Planning on making the long trek down to the Cote D’Azur, or do you fancy tackling the traffic in Paris?
Either way, it pays to know how French driving laws work before you're slapped with a fine or worse.
What do I need to drive in France?
Driving in France needs some preparation, so before you load up your car, be aware that there are some legal requirements that differ from the UK.
Documents you need:
- UK driving licence (minimum age 18)
- V5C vehicle registration document (logbook)
- MOT certificate (if your car is more than 3 years old)
- Car insurance certificate (motor insurance green card)
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Car insurance in France
You must have at least third-party car insurance cover to drive in France.
But this minimum level of protection doesn’t cover any damage to your car or any injuries you suffer.
Some insurance companies offer EU travel as part of their cover, but the type of insurance might vary.
Confirm the type of insurance cover you want in France before setting off.
You don’t need to have a green card to travel in any EU country, including France.
But you should still tell your car insurance provider that you’ll be driving in France. If you’re driving through France to another country, you might need to tell your insurer that, too.
If you have a valid photocard driving licence, you won’t need an International Driving Permit (IDP) to drive in France.
Do I need a GB or a UK sticker to drive in France?
Unless your car has EU number plates, you should display a UK sticker.
You should display it clearly on the rear of your car. If your car already has a GB sticker on it, you should replace it with a UK sticker before travelling.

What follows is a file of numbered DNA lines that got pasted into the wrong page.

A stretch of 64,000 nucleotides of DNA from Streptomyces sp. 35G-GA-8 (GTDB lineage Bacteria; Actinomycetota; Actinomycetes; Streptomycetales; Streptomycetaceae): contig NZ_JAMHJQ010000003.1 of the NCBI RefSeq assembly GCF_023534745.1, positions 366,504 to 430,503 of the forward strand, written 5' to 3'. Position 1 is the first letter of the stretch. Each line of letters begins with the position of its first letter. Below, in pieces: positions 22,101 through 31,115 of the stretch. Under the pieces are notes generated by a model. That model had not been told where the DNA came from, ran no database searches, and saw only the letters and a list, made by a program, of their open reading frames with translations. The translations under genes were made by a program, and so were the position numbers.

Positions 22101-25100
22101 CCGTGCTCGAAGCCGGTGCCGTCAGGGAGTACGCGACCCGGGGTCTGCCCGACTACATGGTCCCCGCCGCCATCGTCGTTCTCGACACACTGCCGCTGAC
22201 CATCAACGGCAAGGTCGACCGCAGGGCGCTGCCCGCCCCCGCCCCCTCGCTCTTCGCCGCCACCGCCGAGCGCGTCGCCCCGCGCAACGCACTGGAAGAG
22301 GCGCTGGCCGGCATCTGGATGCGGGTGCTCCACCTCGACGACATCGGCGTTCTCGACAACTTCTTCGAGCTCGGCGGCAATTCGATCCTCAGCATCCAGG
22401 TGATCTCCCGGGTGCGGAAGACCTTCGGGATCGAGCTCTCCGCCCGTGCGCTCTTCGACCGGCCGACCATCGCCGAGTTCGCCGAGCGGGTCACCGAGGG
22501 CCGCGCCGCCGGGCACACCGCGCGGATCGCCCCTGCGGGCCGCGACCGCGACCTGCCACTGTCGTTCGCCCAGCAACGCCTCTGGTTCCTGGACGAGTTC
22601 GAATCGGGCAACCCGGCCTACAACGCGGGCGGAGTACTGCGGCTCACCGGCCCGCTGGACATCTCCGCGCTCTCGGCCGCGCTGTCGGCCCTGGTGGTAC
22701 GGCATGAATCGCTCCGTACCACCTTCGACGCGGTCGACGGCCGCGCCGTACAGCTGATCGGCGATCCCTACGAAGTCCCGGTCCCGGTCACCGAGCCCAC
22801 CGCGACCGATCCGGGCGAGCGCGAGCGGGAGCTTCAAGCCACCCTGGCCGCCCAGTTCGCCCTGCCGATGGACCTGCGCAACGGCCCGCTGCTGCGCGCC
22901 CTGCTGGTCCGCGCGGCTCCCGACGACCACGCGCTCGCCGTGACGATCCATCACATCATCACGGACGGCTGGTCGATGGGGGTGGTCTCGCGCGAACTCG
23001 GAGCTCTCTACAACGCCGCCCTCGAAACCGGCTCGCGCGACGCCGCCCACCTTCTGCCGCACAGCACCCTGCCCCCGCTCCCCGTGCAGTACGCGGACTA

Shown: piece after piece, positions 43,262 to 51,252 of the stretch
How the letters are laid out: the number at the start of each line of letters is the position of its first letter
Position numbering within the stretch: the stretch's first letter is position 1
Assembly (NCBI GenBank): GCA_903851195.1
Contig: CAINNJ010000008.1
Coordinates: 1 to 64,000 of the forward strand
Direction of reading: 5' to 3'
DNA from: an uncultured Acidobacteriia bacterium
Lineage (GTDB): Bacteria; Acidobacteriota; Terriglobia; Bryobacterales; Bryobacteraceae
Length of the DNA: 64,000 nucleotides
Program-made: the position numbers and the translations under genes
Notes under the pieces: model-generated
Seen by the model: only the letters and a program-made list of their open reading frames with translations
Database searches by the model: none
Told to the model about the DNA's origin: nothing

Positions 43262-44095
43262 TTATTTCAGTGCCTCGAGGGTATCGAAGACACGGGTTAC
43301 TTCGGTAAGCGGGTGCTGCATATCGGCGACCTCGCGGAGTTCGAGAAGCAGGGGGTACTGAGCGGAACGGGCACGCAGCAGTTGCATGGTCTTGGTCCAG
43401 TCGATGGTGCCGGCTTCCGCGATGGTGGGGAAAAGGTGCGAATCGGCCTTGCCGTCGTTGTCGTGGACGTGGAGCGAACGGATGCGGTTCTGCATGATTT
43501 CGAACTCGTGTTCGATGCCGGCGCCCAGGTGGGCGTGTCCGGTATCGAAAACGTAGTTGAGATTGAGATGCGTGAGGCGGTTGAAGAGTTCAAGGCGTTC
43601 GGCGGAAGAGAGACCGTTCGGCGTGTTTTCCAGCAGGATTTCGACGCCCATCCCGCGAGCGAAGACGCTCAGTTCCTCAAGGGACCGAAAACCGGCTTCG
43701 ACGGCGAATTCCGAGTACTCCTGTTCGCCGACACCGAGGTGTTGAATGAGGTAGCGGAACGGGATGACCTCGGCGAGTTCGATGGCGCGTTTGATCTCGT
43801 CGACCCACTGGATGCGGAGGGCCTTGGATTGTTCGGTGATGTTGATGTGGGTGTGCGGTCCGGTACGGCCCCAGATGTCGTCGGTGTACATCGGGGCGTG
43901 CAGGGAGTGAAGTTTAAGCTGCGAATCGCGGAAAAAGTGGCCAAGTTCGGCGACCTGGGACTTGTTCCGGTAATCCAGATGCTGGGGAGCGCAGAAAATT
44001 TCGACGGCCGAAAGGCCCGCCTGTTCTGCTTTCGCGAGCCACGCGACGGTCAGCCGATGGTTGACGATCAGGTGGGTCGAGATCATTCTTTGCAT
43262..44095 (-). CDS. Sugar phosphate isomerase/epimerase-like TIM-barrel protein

You need a Crit’Air sticker to drive into environmental zones in France.
The air pollution sticker, available in 6 colours, distinguishes older vehicles from newer ones. This helps to identify vehicle emissions.
In some areas, vehicles can be refused entry based on the Crit’Air sticker displayed on their windscreen.
There are two zones to note:
- Permanent low-emission zones (ZCR)
- Temporary emergency-low emissions zones (ZPA)
ZCRs restrict access to certain vehicles based on their Crit’Air sticker on a permanent basis, usually between certain hours and/or on certain days.
ZPAs are temporary restrictions placed on certain vehicles and can be imposed when air pollution reaches a peak. Always check before driving into a ZPA, as the status of these zones could change within 24 hours.
Ignoring these restrictions could land you a fine or even see your vehicle detained.
Apply for a Crit’Air sticker before starting your journey on the French government website.
Driving in France kit
Alongside your documents and Crit’Air sticker you’re required by French law to carry the following items:
- Warning triangle
- Reflective, or high-vis, jackets – there should be one for each passenger
- Headlamp converters
- Spare bulbs for lights
These items will help if you find yourself unfortunate to breakdown.
Indeed, some of these items should be in your car breakdown kit when driving in the UK, too.
Do you need to carry breathalysers in France?
Drivers no longer have to carry breathalysers with them when driving in France following a vote by the French Parliament.
But motorists looking to stay on the right side of the law may want to continue carrying a breathalyser.
Driving laws in France
Speed limits in France
|Road type||Speed limit||If raining/inexperienced driver|
Built-up areas/single lane roads with no guard rail
Single lane roads with guard rail
Urban motorways / dual carriageways
130 km/h (minimum 80 km/h)
Lower speed limits apply in France during difficult weather conditions, so remember not to get caught out. If visibility is less than 50 metres, a 50km/h limit applies on all roads.
Certain types of vehicles, including coaches and cars with trailers, also have to adhere to different speed restrictions.
Remember, French speed limits are shown in km/h, which is different to mph in the UK, so don’t get caught out.
And don’t think about bringing a speed camera detector when driving in France.
You could face a fine up to €1500 for having a radar detector in your car, even if it’s part of your satnav and switched off.
If in doubt, get in touch with your satnav manufacturer and ask about using the device on French roads.